Mania is an extreme form of euphoria that can manifest as being so full of energy that you have difficulty sleeping. Mania often begins with elevated feelings of elation or happiness, but may quickly progress into irritability, aggressiveness, impulsivity, risk-taking behaviour, and changes in sleep and appetite.
Unfortunately, it can be extremely difficult for the person suffering to detect that the
symptoms are beginning, but once bipolar has taken hold there is no stopping it. It can affect your ability to perform at work and is a serious health concern.
If you notice any of the symptoms of mania, talk to your doctor immediately. It can be treated and often successfully, but only if it’s diagnosed early.
Agitated depression is a condition where persistent low mood causes you to worry, obsess and feel irritable about things you can't control.
It may look like normal tiredness, but the difference is that agitated depression causes you to spend more time thinking about things and feeling sad than sleeping.
Even when you are asleep you find it hard to get to sleep because your brain keeps turning over negative thoughts and worrying.
This problem gets worse at night and in the early hours of the morning when you are more likely to be awake and in bed. You start to worry about things you can't change and can't sleep. And you feel worse.
If you think you have agitated depression, talk to your GP or a cognitive behavioural therapist for advice. There are many things you can do to overcome this.
The better you get at managing your worry, the faster you will be able to fall asleep and sleep longer. There is a whole body of evidence that suggest good worry management skills will help your body fight anxiety. If we naturally respond to threats by either over engaging in them or avoiding them, we feel increasingly anxious and are more likely to have racing thoughts. To help keep this from happening at night, here are three powerful ways for managing worries.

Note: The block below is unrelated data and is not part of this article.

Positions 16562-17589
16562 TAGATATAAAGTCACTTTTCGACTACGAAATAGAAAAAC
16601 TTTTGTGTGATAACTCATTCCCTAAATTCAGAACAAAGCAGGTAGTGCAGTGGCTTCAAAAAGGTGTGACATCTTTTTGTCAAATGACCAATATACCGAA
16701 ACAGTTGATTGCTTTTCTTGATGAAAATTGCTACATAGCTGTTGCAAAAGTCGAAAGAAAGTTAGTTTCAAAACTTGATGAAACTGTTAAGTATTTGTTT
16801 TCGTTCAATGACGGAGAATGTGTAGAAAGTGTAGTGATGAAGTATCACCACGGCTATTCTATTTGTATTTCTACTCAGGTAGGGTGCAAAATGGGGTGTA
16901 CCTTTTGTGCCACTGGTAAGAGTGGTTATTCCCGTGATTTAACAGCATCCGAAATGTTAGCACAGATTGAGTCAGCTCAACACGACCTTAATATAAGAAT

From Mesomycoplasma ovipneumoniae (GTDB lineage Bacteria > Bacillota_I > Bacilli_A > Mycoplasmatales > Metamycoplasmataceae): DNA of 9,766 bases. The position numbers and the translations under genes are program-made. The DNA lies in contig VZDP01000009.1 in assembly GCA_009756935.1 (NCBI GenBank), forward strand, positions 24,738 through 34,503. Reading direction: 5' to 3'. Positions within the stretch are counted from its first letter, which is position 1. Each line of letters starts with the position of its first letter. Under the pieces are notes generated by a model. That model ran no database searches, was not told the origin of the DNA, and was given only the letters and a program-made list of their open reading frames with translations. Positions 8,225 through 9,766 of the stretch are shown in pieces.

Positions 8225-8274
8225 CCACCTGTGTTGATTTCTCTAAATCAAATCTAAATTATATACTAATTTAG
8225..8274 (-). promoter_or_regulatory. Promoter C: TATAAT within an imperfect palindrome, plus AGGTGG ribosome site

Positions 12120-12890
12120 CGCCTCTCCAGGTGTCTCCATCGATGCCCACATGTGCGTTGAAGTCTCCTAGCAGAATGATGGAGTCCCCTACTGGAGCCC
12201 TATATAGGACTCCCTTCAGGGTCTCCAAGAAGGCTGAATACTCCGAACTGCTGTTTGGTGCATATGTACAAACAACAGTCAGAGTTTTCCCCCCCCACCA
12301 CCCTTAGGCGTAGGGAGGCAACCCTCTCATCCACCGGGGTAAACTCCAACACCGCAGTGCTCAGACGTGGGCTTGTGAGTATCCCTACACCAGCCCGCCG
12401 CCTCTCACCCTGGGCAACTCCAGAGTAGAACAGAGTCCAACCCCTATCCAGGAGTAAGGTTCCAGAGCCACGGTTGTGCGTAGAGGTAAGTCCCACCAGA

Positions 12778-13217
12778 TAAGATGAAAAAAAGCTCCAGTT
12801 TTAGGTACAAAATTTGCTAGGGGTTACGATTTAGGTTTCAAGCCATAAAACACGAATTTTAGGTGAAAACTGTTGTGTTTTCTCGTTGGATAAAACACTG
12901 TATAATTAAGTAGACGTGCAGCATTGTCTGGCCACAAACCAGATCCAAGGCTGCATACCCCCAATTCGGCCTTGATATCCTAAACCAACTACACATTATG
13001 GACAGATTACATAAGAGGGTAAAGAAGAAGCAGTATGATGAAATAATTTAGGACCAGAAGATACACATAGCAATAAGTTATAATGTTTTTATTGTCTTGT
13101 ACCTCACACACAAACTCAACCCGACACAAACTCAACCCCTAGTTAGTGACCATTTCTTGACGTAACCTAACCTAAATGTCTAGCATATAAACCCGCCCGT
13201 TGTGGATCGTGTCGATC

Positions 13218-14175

Find time during the day to intentionally worry about something you are concerned about. This could be something as simple as worrying about an upcoming presentation or a relationship issue. By allowing yourself to worry, you are giving your brain the chance to process that thought and make a decision. The best time to worry is before bedtime, so that you are more likely to fall asleep. As a result, you are less likely to start racing thoughts.
This is a small, designated container where you put the things you worry about. Make sure it’s easily accessible so you are not tempted to take it out to worry. Once a week, open the jar and think about the things you worry about. Then, write those things down in a journal. Over time, you may realize that worrying about the same things won’t affect you as much.
If you find yourself thinking about something you worry about, try visualizing the scenario. For example, visualize yourself doing the presentation you’re worried about. Picture yourself in the room and hear the crowd cheering. Or, see yourself with the person you’re worried about. Feel them listening to you. See the future. When you are able to visualize what you are thinking about, your mind is more likely to let go of the racing thoughts.
You can create a routine to power down your brain. To create a bedtime ritual, you'll need to set aside a specific time each evening to turn off and shut down.
1. Start by scheduling yourself an ideal bedtime to prepare for sleep. For example, Make it clear to your body that the hours from 7 pm to 6 Am will be devoted to sleep.
2. After ensuring you have scheduled a worrying time during the day, practice avoiding any activities or thoughts that make you anxious, such as checking social media. Just focus on your breath.
3. If you know you're going to be stressed for the rest of the day, put on your gym clothes. Take a walk or hit the gym before bed. The workout will help your mind settle.
4. Take a high dose of melatonin. You can get this supplement at most pharmacies, or online. Check the expiration date, though. It shouldn't last longer than six months.
5. Use a humidifier. A cool bedroom will promote deep, restful sleep.